New York, April 2017.
My world is about to change.
I’m in this city for the first time in my life, and the air is tingling. My exhibition in the Czech Centre is about to open, and while I definitely don’t have time to wander through Central Park or spend the hours I want to in the Met and MOMA, the excitement of being in New York is coursing through my blood. Does everyone who arrives in New York for the first time feel the same way? That something momentous is about to happen?
Before and during the exhibition, I meet many people who have helped me pull this together, or have come to see what a young Czech-Australian fashion designer can say about refugees and fashion. Of the many encounters and conversations I have, there is one that stands out.
It is the conversation I have with Czech-American artist Petra (Gupta) Valentova who has come to view my exhibition. She is extraordinary, and within minutes, we both know that we are experiencing a meeting of the minds, that there is a shared aesthetic.
Petra’s philosophy and ethics align with mine. She is fascinated with traditional artisan crafts that are being abandoned and forgotten in the onslaught of high volume and digital production, and wants to preserve and promote the arts and crafts that respect culture and time. She wants equality and egalitarianism, and a planet that is revered and protected, not ravaged and plundered in a race for material wealth. She uses her art to challenge and provoke as well as bring aesthetic pleasure and curiosity.
We quickly agree to collaborate. And before the exhibition is over, we are planning to go together to Jaipur, India. Petra has already worked there with artisan craftspeople who design and produce stunning hand-dyed fabrics using ancient woodblocks and natural dyes. She shows me photos, and I am moved by the images of the artisans and their work. The woodblocks are quirky and intricate, the colours of the fabrics are beyond vibrant, the designs enticing and calling out to be made into garments. I am excited. Petra is excited. We will create clothes made from these fabrics…and our ethics will underpin the work. There will be no exploitation of workers, no middleman. We will collaborate with each other and with these artisans to produce slow fashion that benefits the artisans and preserves their techniques. My face is sore from smiling so much.
Petra tells me that she has completing a doctorate exploring these concepts we have discussed. The title of her thesis is Slow Fashion, ethical design and contemporary tendencies in traditional Indian block printing. I am in awe, but equally feel confirmed that my instincts were right. Here is an artist who knows what she is doing – and why.
Melbourne, June 2017.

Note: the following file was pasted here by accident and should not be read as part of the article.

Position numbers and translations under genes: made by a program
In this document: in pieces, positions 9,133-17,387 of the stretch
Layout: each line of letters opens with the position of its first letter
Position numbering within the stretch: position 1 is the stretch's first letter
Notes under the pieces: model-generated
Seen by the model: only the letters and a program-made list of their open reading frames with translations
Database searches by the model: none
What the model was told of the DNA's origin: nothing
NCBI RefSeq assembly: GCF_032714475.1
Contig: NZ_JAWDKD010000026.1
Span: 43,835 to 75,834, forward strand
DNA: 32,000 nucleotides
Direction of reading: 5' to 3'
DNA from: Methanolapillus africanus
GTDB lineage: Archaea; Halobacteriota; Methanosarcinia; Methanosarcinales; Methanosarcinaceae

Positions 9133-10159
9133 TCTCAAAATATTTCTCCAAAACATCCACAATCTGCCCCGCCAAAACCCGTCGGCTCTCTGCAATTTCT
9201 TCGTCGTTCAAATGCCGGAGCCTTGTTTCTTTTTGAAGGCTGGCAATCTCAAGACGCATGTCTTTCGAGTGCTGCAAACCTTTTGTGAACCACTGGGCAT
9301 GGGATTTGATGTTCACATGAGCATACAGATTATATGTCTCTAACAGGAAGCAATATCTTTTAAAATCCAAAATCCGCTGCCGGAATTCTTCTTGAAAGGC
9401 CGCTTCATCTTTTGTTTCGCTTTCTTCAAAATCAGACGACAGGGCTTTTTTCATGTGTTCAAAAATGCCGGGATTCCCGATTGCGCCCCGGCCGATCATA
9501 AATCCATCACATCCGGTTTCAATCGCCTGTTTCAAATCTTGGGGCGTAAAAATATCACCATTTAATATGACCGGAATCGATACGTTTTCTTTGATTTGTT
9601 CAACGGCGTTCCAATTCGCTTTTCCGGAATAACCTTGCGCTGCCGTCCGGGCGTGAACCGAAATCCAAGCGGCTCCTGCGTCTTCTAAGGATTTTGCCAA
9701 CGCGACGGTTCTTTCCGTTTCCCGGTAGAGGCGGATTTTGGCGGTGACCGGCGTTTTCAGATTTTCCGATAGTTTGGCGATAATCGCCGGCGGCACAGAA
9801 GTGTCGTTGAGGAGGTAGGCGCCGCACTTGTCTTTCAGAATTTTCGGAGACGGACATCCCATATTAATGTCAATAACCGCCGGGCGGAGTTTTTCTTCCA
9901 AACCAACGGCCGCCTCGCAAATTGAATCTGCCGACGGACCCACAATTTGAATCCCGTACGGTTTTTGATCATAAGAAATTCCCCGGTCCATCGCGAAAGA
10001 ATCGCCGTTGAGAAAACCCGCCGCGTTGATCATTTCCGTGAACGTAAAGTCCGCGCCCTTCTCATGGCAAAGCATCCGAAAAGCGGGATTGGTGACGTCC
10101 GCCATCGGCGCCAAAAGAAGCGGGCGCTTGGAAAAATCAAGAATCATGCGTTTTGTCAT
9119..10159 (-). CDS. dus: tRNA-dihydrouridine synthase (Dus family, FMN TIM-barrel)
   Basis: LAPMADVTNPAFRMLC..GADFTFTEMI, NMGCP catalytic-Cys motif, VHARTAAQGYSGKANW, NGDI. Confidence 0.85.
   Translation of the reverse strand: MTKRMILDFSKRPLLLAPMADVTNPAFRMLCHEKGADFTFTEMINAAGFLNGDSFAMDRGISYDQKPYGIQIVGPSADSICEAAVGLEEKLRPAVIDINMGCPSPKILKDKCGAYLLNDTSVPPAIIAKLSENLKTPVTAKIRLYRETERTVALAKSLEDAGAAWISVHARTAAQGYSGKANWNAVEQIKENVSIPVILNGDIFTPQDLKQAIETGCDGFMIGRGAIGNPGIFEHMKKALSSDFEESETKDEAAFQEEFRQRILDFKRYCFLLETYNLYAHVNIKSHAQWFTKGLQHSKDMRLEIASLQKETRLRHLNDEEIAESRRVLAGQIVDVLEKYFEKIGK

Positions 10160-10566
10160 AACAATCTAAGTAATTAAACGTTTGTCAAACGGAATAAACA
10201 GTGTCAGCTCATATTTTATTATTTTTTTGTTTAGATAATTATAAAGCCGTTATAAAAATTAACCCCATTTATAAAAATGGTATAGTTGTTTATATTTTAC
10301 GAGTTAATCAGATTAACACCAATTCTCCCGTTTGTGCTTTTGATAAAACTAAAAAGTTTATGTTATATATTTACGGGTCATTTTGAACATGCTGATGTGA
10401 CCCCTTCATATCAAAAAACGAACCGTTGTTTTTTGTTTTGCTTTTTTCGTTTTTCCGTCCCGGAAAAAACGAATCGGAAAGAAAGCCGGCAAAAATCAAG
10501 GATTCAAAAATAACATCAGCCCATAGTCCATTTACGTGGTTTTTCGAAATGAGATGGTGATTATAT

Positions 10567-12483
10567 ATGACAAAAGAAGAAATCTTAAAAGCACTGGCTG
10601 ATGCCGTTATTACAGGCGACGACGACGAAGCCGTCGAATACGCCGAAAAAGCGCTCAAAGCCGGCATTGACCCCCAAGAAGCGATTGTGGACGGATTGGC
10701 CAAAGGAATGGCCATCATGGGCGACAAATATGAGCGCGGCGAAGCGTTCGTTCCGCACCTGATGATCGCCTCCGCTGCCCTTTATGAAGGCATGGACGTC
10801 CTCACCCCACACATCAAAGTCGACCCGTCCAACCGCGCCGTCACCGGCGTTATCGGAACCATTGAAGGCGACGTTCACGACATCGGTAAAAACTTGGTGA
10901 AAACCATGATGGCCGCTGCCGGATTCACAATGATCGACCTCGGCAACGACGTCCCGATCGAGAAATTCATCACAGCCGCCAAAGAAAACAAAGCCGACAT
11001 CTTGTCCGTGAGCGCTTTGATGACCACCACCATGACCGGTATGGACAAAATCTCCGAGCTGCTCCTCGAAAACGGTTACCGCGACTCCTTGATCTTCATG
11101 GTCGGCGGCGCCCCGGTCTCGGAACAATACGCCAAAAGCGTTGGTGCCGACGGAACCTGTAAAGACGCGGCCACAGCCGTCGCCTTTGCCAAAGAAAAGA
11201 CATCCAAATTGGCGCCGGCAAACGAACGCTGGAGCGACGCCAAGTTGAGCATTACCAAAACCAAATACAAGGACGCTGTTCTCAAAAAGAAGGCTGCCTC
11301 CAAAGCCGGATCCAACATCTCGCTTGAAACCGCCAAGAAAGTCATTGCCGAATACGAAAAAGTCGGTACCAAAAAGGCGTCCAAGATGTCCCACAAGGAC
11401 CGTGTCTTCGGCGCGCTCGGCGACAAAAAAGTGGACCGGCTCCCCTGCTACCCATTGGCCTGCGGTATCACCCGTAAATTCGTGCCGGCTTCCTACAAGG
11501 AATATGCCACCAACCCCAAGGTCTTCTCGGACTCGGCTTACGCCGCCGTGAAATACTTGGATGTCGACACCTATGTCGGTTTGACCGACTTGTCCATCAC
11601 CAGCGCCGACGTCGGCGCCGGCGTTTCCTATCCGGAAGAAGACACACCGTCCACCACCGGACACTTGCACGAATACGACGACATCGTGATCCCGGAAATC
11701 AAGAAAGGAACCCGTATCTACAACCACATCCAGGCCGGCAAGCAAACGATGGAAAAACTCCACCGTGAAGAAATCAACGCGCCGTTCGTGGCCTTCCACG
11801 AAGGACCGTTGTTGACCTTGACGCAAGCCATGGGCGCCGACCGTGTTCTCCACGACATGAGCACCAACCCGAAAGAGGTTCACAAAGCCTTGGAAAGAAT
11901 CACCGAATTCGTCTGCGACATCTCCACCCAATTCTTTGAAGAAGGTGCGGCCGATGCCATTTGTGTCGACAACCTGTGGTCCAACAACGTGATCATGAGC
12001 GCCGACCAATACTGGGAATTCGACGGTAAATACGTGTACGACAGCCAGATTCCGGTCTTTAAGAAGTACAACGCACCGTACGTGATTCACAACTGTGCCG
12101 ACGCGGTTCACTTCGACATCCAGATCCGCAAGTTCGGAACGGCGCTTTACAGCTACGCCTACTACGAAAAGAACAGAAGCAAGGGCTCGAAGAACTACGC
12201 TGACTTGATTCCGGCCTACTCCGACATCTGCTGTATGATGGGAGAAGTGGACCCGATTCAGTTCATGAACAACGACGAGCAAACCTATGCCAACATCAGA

I am learning Hindi! It is exhilarating. I am completing an intensive course because I do not have a year to become proficient in a traveller’s version of the language that lets me do little more than greet people, find toilets, and order food. I want to converse intelligently with the artisans I will be working with. I am surprised to find that learning Hindi is not as difficult as it was for me to learn English. Sometimes people argue that culture and languages are proof that we are different…but for me, they highlight the beauty and inventiveness of all humanity and our common need to socialise and communicate and share. So each day I learn more, I understand more, I prepare myself for India.
Jaipur, August 2017.
I am here, in Jaipur with Petra, and our collaboration is underway. We are both learning ancient wood-blocking and fabric-making techniques. It is a long way from Melbourne and New York – and I am not talking about miles. There are no neon lights, but there is art in the making. There are no air-conditioned cafés open 24/7, but there is warmth spreading between humans of different cultures. There are no mod-cons, but there is fun and hard work and an incredible sense of accomplishment. I am watching these extraordinary artisans at work and I am feeling, absorbing, the warp and weft of the fabrics and understanding how they could be cut and shaped to showcase the artisans’ skills and celebrate the human body. My brain is playing with ideas, and my hands are starting to sketch possible designs. One evening, I realise I want to give back more than I am being given, so I begin designing looks for the village that they will own, that will become their own design and production line. And Petra and I are keen to do whatever we can to promote the wonderful women who live in the village of Bagru here in Rajahstan.
Petra and I explore and share and evolve our ideas. We have known each another only for minutes if you consider our whole lives, and I muse on how we met, and how both of us enthusiastically dived into the unknown together. Our conversations are intense and light, frenetic and calm. We discuss possibilities that individually we might never have envisaged, and it seems the only thing I cannot imagine is a stronger collaboration.
I am in India, I am improving my Hindi, I am working with an extraordinary artist, I am discovering how little and how much I know of people, life, our planet. I am a long way from my home…but I am home.